The magic of weirdness

I'm a bit late to the Ed Sheeran party.


I'd heard his name, heard his music on the radio and knew him as the odd-looking singer-songwriter who was smashing it on a global scale.

But the other night, I chanced on a video about his life story.

The details are sketchy, but it appears that when an operation to remove a port wine mark was accidentally performed without anaesthetic, young Ed was left with a stutter. This speech impediment, coupled with gigantic NHS glasses and a goofy look, ensured that Ed was a target for bullying.

But when he sang, Ed's stutter vanished. Music gave him a sense of escape and control, and at sixteen, he dropped out of school and moved to London to focus on his music career.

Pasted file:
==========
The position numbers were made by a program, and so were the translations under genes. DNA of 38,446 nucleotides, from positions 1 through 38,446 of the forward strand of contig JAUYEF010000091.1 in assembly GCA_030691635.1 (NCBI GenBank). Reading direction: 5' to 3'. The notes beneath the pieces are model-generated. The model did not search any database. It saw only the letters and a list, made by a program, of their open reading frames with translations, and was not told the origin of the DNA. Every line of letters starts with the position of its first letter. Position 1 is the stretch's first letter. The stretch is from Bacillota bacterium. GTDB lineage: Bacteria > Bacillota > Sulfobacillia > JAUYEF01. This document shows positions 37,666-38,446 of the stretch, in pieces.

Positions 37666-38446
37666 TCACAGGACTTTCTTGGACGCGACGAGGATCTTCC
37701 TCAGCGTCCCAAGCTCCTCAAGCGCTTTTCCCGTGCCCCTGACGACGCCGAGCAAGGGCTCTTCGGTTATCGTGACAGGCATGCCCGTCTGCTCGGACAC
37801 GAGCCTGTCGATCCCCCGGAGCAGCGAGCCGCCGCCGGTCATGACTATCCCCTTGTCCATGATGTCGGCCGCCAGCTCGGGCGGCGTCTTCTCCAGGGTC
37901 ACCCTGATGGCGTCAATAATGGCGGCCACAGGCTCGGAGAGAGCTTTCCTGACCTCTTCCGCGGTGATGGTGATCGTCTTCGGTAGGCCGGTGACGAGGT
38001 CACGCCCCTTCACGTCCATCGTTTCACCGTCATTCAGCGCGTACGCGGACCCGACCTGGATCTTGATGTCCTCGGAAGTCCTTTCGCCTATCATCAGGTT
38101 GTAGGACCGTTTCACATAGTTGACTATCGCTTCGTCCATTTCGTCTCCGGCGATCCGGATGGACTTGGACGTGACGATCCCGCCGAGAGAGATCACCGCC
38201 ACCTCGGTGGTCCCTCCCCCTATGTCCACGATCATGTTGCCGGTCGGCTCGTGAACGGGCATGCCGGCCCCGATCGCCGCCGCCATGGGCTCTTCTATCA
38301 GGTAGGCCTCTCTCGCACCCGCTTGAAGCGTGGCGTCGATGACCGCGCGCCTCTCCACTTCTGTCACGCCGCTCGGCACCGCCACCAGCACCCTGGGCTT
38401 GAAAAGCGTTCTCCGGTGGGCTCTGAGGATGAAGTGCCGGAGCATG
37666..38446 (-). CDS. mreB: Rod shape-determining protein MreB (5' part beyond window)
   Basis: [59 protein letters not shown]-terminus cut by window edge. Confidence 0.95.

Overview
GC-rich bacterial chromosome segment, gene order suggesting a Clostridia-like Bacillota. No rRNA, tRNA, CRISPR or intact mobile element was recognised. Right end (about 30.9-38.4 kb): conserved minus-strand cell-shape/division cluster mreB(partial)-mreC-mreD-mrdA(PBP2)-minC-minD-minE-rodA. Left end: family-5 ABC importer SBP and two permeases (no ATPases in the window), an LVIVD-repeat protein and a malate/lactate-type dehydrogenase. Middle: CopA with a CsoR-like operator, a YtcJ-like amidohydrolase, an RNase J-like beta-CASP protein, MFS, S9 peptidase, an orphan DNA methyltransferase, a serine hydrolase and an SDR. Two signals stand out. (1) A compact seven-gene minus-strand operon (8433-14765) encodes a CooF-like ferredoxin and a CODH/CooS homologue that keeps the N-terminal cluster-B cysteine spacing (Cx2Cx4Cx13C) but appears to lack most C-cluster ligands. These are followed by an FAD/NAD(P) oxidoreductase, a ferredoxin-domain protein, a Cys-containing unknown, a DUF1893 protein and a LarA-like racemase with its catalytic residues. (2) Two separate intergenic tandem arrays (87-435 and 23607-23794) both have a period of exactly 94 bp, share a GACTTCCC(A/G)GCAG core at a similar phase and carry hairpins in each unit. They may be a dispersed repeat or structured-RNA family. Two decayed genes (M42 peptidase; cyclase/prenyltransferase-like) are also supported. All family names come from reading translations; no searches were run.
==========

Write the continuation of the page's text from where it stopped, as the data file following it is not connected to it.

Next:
But things didn't quite turn out to plan.

He says, 'I didn’t have anywhere to live for much of 2008 and the whole of 2009 and 2010, but somehow I made it work. I knew where I could get a bed at a certain time of night and I knew who I could call at any time to get a floor to sleep on. Being sociable helped. Drinking helped.

I spent a week catching up on sleep on Circle Line trains. I’d go out and play a gig, wait until 5am when the Underground opened, sleep on the Circle Line until 12, go to a session – and then repeat. It wasn’t that bad. It’s not like I was sleeping rough on the cold streets.'

During this time, Ed was gigging around twelve times a week, until finally his big break came when his music began to garner attention online.

'You don't have to have the best talent in the world. You just have to keep working hard and keep going for it.'

The rest is history.

'If you try to be the cool kid, you'll end up being very boring. Embrace your quirks. Being weird is a wonderful thing.'
Ed Sheeran


Photo by Helene Pambrun 

Photo by Helene Pambrun